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Make Math Moments Academy Forums Community Discussion Podcast Discussion EPISODE 26: How To Overcome A Common Math Myth From K Through College

  • EPISODE 26: How To Overcome A Common Math Myth From K Through College

    Posted by Jon on May 27, 2019 at 2:09 pm


    In this episode you’ll get to spend some time with Jon and Kyle as we share the story of a recent school walk-through that we participated in recently while attending a conference. The story leads into a common math teaching myth about how we prepare our students for the next grade level.

    Jon replied 3 years, 6 months ago 2 Members · 2 Replies
  • 2 Replies
  • George Garza

    May 31, 2019 at 2:52 am

    I enjoyed listening to the episode, I liked hearing about the variety of classrooms you had been two and what they were doing.

    So the biggest question I have about the episode is the point that was made about being realistic.   I totally appreciate the value of tracking students in little mini goals that are updated on a weekly bases, and I can see it being a valuable practice, it just really seems like it would take a large chunk of time that that I don’t really have.  As a high school teacher, I’ve got 180ish students, if I spent 3 minutes a piece creating and updating minigoals for them, that’s 9 hours.  How have others done this, or an equivalent of it?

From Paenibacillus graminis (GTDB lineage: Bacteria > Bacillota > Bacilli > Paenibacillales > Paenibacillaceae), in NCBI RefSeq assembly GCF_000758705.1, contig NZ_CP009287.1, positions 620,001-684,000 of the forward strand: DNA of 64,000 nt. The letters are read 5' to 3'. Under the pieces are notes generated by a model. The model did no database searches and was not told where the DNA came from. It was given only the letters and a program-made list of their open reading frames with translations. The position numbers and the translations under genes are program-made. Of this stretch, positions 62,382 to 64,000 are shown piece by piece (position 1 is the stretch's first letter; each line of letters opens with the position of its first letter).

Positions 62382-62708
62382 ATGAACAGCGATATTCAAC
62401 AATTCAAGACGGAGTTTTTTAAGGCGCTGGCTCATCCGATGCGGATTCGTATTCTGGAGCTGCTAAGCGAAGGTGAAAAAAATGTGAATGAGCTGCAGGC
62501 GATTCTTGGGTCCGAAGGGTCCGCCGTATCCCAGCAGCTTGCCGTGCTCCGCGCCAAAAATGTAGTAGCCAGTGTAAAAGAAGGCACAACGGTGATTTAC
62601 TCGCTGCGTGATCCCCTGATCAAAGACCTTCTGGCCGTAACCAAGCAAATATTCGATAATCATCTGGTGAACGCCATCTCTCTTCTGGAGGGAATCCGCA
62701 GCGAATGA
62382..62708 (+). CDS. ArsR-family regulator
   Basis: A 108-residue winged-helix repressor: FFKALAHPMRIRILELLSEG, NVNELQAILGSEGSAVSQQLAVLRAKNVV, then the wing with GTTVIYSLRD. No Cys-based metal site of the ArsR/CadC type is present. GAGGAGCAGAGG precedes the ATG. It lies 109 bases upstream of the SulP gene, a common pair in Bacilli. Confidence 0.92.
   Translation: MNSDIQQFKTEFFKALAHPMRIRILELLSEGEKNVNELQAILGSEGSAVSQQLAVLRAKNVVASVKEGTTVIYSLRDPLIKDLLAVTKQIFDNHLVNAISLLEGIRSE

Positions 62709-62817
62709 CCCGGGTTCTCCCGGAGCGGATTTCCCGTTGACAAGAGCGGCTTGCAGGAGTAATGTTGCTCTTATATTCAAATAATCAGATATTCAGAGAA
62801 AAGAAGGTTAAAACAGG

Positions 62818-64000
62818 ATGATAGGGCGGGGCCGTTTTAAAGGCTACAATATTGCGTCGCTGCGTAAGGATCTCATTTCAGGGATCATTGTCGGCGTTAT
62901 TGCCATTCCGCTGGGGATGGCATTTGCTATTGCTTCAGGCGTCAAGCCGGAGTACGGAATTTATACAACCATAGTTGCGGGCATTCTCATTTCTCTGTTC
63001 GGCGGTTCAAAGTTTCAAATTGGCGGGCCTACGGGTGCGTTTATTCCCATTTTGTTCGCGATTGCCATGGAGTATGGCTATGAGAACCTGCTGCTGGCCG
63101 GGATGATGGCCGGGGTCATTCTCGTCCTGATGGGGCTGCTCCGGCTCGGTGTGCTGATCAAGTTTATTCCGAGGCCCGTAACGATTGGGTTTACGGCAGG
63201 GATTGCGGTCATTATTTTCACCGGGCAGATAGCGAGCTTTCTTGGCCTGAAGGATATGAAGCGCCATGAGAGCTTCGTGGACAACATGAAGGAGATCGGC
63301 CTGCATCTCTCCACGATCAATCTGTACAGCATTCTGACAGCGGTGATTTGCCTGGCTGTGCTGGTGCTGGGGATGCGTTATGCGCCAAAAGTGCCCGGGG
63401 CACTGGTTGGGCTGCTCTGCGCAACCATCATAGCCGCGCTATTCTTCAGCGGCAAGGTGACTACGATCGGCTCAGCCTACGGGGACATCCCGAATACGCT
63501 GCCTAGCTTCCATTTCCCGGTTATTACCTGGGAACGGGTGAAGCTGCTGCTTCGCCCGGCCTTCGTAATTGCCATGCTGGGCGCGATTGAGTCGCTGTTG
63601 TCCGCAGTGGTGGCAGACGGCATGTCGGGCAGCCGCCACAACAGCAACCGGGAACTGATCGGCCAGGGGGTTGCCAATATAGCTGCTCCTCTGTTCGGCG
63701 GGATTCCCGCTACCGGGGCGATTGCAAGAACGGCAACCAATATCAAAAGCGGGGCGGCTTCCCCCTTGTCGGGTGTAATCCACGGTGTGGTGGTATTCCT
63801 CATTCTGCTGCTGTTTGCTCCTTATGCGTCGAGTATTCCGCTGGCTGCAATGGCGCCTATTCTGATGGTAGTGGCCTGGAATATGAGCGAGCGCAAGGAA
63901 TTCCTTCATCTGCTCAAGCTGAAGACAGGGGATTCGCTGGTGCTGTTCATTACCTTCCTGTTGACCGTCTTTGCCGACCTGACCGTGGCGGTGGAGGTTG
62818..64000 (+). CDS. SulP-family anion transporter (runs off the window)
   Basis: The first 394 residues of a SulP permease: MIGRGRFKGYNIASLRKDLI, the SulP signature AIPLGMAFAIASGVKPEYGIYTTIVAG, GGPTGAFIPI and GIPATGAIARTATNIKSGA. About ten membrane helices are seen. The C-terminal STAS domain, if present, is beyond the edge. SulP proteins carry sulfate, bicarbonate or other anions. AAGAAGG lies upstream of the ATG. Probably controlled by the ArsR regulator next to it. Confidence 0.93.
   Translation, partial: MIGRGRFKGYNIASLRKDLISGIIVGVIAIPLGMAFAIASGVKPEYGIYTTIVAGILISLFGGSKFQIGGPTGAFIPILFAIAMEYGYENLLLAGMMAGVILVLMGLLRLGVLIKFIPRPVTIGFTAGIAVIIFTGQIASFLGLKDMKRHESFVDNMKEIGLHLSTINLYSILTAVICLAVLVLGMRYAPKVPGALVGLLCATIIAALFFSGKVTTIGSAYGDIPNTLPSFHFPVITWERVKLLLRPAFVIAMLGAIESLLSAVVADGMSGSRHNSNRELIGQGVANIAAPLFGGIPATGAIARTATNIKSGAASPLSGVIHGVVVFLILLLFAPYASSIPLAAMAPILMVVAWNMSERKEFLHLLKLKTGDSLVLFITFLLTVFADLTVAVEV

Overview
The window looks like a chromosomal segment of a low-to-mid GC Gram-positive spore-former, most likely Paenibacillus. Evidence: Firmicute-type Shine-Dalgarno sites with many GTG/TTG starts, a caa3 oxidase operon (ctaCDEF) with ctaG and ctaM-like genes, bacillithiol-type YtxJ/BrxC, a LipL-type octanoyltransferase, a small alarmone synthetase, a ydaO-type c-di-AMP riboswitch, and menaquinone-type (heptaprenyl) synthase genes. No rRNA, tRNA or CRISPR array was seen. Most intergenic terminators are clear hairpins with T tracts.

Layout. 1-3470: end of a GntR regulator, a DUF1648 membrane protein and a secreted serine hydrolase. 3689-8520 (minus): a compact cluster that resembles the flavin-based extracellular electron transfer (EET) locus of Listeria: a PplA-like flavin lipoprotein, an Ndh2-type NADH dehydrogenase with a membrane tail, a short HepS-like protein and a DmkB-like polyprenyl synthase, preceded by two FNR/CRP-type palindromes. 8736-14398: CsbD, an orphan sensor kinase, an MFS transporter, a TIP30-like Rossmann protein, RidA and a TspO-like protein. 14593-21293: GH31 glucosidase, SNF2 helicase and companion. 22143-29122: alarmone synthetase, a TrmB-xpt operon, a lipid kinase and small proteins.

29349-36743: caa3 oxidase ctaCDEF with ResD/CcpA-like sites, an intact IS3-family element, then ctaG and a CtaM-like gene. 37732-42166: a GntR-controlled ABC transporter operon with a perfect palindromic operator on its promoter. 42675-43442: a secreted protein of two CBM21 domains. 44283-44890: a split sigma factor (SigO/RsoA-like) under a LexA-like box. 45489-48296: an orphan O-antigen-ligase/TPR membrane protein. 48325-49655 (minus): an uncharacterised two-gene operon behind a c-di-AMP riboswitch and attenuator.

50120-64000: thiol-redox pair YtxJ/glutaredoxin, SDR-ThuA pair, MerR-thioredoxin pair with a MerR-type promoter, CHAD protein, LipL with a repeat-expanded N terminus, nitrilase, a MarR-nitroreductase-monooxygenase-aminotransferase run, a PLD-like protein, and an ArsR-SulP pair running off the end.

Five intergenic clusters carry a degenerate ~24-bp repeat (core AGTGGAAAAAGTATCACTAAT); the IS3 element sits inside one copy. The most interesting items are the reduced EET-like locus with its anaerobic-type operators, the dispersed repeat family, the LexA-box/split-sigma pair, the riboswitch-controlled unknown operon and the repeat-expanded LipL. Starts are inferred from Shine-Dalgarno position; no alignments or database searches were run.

Seems like best practice would be to have students do that themselves, have them set and track their own math goals each week.  What do you all think?


    • Jon

      May 31, 2019 at 7:53 am

      Hey George, @georgegarza

      We totally understand the realness of actually setting goals for each student. I also teach over a hundred high school students a year. When I set goals for students I’m not necessarily writing these goals down or setting aside time to do it.

      The biggest shift in my teaching has been letting students productively struggle on problems so I can observe their thinking. While observing, I quickly create make a mental note on where that student currently is in their learning progression and where they need to get to (goal). Considering the class goals as a collective also helps me decide on what standards need to be strengthened and which need more attention. I find this technique helps me understand my students’ thinking at a deeper level and saves me time.

      I’ve also found that taking pictures of student thinking and uploading them to their portfolio in Freshgrade has been super easy and useful for remembering where a student is on their progression.

      What are others doing to reflect on ongoing student learning?